Extensive research on the impact of endocannabinoid system modulation and its effects on neurodegenerative disorders has occurred in the past several years. In 2014, British Journal of Pharmacology published a review titled “The influence of cannabinoids on generic traits of neurodegeneration”, in which the authors concluded the following:
“Signalling from the CB1 and CB2 [i.e. cannabinoid] receptors are known to be involved in the regulation of Ca2+ [calcium] homeostasis [i.e. the mechanism by which systems are kept balanced], mitochondrial function [i.e. function of components of cells that produce energy], trophic [i.e. growth] support and inflammatory status… while other receptors gated [i.e. modulated/controlled] by cannabinoids… are gaining interest in their anti-inflammatory properties. Through multiple lines of evidence, this evolutionarily conserved neurosignalling system has shown neuroprotective capabilities and is therefore a potential target for neurodegenerative disorders.” While the current article briefly touches on the evidence that exists for the potential of cannabinoid therapy as treatment for neurodegenerative disorders, the BJP article will provide a more extensive overview.
According to an article published by the Harvard Neurodiscovery Center, “If left unchecked 30 years from now, more than 12 million Americans will suffer from neurodegenerative diseases.” It is therefore imperative that the medical and scientific communities continue to extensively research any and all potentially successful therapies for these disease processes.
Cannabinoid Therapy for Neurodegenerative Diseases
“If left unchecked 30 years from now, more than 12 million Americans will suffer from neurodegenerative diseases.” – Harvard Neurodiscovery Center
Given the highly favorable safety profile of whole-plant cannabis, and the severely debilitating symptoms caused by certain neurodegenerative diseases which could potentially be alleviated by its use, whole-plant cannabis medicine may be a safe and useful additional therapy for patients with certain neurodegenerative diseases who are finding it difficult to control their symptoms with standard therapy. Increased research on cannabinoid medicine and modulation of the endocannabinoid system in relation to neurodegeneration has the potential to lead to novel therapies which may help to prevent progression, and potentially initiation, of these diseases.
Another review published in 2012 in Philosophical Transactions of the Royal Society (source of the graphic below) discusses that cannabis may exert neuroprotective effects through mitochondrial regulation, anti-inflammatory and antioxidant (i.e. agents that prevent free radical damage) properties, and clearance of damaged cells and molecules in the brain. The author also noted that signaling of the endocannabinoid system (ECS) may decrease as people age, and therefore decreased function of the ECS may be a partial cause for age-related cognitive decline. According to the author, Dr. Andras Bilkei-Gorzo, “[E]levation of cannabinoid receptor activity either by pharmacological blockade of the degradation of cannabinoids [i.e. keeping cannabinoids active and in the brain for a longer amount of time] or by receptor agonists [i.e. receptor activation] could be a promising strategy for slowing down the progression of brain ageing and for alleviating the symptoms of neurodegenerative disorders.”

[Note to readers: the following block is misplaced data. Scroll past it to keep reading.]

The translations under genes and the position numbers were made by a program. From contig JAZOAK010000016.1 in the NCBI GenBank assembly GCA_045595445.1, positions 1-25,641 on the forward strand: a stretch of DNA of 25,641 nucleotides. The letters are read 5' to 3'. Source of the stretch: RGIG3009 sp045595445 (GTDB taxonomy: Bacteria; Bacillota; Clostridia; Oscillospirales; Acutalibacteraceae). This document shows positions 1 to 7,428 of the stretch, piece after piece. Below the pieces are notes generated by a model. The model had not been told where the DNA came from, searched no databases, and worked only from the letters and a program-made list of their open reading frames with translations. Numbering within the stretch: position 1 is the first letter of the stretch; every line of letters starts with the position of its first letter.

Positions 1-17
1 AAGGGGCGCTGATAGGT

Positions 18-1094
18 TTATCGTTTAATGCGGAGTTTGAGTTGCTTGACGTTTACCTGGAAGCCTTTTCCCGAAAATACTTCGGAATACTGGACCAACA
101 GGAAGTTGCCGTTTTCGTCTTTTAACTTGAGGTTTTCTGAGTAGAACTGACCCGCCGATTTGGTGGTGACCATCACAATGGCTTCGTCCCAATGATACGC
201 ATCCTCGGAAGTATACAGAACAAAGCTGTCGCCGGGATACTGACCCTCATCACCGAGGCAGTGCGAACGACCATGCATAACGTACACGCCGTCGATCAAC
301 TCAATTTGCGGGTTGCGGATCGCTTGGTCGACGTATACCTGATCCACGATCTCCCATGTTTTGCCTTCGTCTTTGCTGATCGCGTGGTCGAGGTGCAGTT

For information on how you can advocate, expectations, and safety in considering whole-plant medical cannabis use, click here.
I would look for CBD (cannabidiol) dominant strains which have shown to exhibit neuroprotective, anti-inflammatory, anti-spasmodic effects (among many other benefits). It is best to incorporate some THC because they enhance each others effects. Please discuss incorporating CBD dominant strains into your treatment regimen with your neurologist. I have included some studies done below which may be helpful.
“They were very friendly,” Yumoto said. “It wasn’t scary; no pressure. They did a lot of explaining.”
A friend of Yumoto’s who helped with the carpentry work on the Champlain Valley Dispensary in Burlington suggested she try medical marijuana. Her neurologist was interested in the effects of the treatment and agreed to fill out the paperwork so she could become a certified patient.
“I have hope, but I really don’t believe it can cure this disease,” she said in a soft voice, her hands folded in front of her. “It may not even help with some conditions.”
“They really don’t know how it will work for me,” she said “They just say it depends on the person.”
Yumoto was counseled to take only a drop or two of each extract per day and then gradually increase the dosage.
In the end, she was given two extracts. One, called Otto, is high in CBD, or cannabidiol, a component of marijuana that can ease pain and muscle tightness. The other, called Indica, is high in THC and is a relaxant and appetite enhancer.
Two months into the therapy, the drug does seem to be helping, at least a little.